I decided to post this information because I realize I need to become a LOT better at tracking the darkness of the sites and locations I use to observe. Hopefully this will reaveal a trend in light pollution or darkness and help me and others in the area to know where to go and observe on a regular basis. I also need to enter into the SQM database or my database there the readings I have taken for the last couple of years while observing. They are found typically on my sketches and in a log I keep in a small spiral notebook I keep with the meter. I am not going to get into the meters or explain how they work here. If you want to do that I encourage you to go to the Unihdedron website at this LINK or the Dark Sky Meter website at this LINK. I have to state since upgrading to the iPhone 6 plus my Dark Sky Meter app hasn't worked correctly which is expected as the app works with the iPhone 5c and 5s models. Time to upgrade the app I believe.
Here is the data I have entered for my observing sites on the Unihedron site:
The locations on the site are Elizabeth Ridge which I do not have a Dark Site Meter reading for; Pit n Pole which I do have readings for; Vernon Forest Road 006 Juniper Grove Site that I do have readings for; my backyard which I do have readings for and that is all. So here are the Dark Sky Meter Map readings from the map.
Three of the readings, the top three above show readings taken on September 12th, 2015 of 21.88 and 21.82. Another reading from August 15th 2015 shows a reading of 20.71 which is an abnormality as the DSM phone app and the SQM L show readings at this site averaging in the 21.8 range. The fourth reading of 21.77 was taken at the site FR006 Owl's Roost site as was taken on June 29th 2015 and shows the impact of the summer Milky Way. There is also just a tad more ambient light (extremely minor) visible at FR006 Owl's Roost vs Juniper Grove since the grove of Juniper's blocks all ambient light from the town of Vernon to the north. These readings seem to agree though there are far too few to make that ensure. The Vernon Observing Site is rated as a Class 1 Bortle area (SQM lists it as a Class 1), though depending on conditions it could be upper Class 2 Bortle. Link 1 Link 2 Personally, I don't use the Bortle System but it provides a guide to what your seeing at a dark site. I believe sites transition to what they are, as in FR006 a site 1 to a level below, site 2 depending on sky conditions, weather patterns etc.For me, the FR006 has allowed me to see on a regular pattern the following items in terms of visibility; the zodiacal light with color and up to 60 degrees; the gegenschein, and the "Dark Horse" section of the summer Milky Way.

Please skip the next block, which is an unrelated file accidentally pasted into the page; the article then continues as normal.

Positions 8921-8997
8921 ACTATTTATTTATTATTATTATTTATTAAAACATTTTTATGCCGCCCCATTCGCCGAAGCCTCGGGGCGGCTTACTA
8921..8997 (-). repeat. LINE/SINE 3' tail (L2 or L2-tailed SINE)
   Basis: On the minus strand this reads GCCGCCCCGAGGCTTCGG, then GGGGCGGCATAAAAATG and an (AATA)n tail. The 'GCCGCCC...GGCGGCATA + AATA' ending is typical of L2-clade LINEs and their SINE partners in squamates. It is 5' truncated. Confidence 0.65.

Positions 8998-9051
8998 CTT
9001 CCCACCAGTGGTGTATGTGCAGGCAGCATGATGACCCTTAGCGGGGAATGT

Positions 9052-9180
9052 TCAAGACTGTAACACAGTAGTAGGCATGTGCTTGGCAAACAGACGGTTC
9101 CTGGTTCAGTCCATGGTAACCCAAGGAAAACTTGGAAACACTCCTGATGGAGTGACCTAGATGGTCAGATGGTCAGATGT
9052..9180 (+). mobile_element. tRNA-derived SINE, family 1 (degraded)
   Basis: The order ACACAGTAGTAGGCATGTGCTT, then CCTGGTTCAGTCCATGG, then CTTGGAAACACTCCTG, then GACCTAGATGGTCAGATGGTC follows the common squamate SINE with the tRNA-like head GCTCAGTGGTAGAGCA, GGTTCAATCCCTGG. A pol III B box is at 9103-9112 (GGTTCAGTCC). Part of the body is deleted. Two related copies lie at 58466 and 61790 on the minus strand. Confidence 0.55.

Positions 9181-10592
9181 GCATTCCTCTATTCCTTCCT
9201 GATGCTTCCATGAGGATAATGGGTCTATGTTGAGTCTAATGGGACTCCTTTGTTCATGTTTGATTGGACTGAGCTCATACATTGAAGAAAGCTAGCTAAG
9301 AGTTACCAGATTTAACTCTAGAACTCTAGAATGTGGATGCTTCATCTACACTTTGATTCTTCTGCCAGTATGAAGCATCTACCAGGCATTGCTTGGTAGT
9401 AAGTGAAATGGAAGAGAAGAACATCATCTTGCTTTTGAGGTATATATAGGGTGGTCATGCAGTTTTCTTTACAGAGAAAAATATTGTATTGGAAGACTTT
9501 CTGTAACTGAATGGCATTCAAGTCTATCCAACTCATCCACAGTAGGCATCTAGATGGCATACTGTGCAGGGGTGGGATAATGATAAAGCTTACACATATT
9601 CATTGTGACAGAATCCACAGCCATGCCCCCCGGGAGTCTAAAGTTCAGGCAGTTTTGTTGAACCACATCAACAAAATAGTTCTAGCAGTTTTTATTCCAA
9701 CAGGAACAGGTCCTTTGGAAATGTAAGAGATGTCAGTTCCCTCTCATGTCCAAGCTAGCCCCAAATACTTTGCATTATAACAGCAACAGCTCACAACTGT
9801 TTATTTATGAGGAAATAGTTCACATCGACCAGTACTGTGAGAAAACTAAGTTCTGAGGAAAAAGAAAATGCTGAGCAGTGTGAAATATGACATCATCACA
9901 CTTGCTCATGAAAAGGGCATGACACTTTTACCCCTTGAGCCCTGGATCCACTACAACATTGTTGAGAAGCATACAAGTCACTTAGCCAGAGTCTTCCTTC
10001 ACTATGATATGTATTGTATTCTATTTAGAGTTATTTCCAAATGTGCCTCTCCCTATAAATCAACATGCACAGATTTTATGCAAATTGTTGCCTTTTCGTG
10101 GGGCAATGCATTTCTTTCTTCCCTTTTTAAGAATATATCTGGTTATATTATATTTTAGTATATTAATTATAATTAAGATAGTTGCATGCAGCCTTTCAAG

Zodiacal Light Link (this is how I have seen it out at FR006) Wikipedia LINK
gegenshchein That light band going diagnol from the Milky Way in the image. Explanation Wiki
Dark Horse Section Milky Way Example/Image LINK 1 (circled) LINK 2
Challenge: Next time you go to a Rural or darker site, see if you can see these items when they are available.
The readings above from the Faust road of 20.72 and 20.55 are slightly less than the readings I have in the 21.2 range for Pit n Pole. At Pit n Pole though my readings are taken with the SQM L pointed south, the darkest part of the sky there, while the DSM is pointed up and there is significant light pollution to the northeast and east here. The direction and narrowness of the SQM L is the difference for the reading here I believe. Pit n Pole is a Class 3 Bortle Site.
Here is my house.
The SQM L readings in my backyard are in the 19.5 to 19.6 range, low 19.6. The SQM readings are 19.69, 19.69, 19.24, 19.15. You can get the dates above and times for that impact on the images. For me this again is consistent for the tool, though more data points would be needed. My house is a Class 5 Bortle, sometimes transitions to a Class 6 Bortle as more homes fill into the area.
Overall I prefer to use my SQM L for readings as I can measure specific parts of the sky and even at home, the southern horizon is darker than the northern or eastern because of where I live in the Salt Lake Valley. Kinda of cool though to see how an hour drive to the southwest greatly enhances the darkness of one's site. I'm spoiled.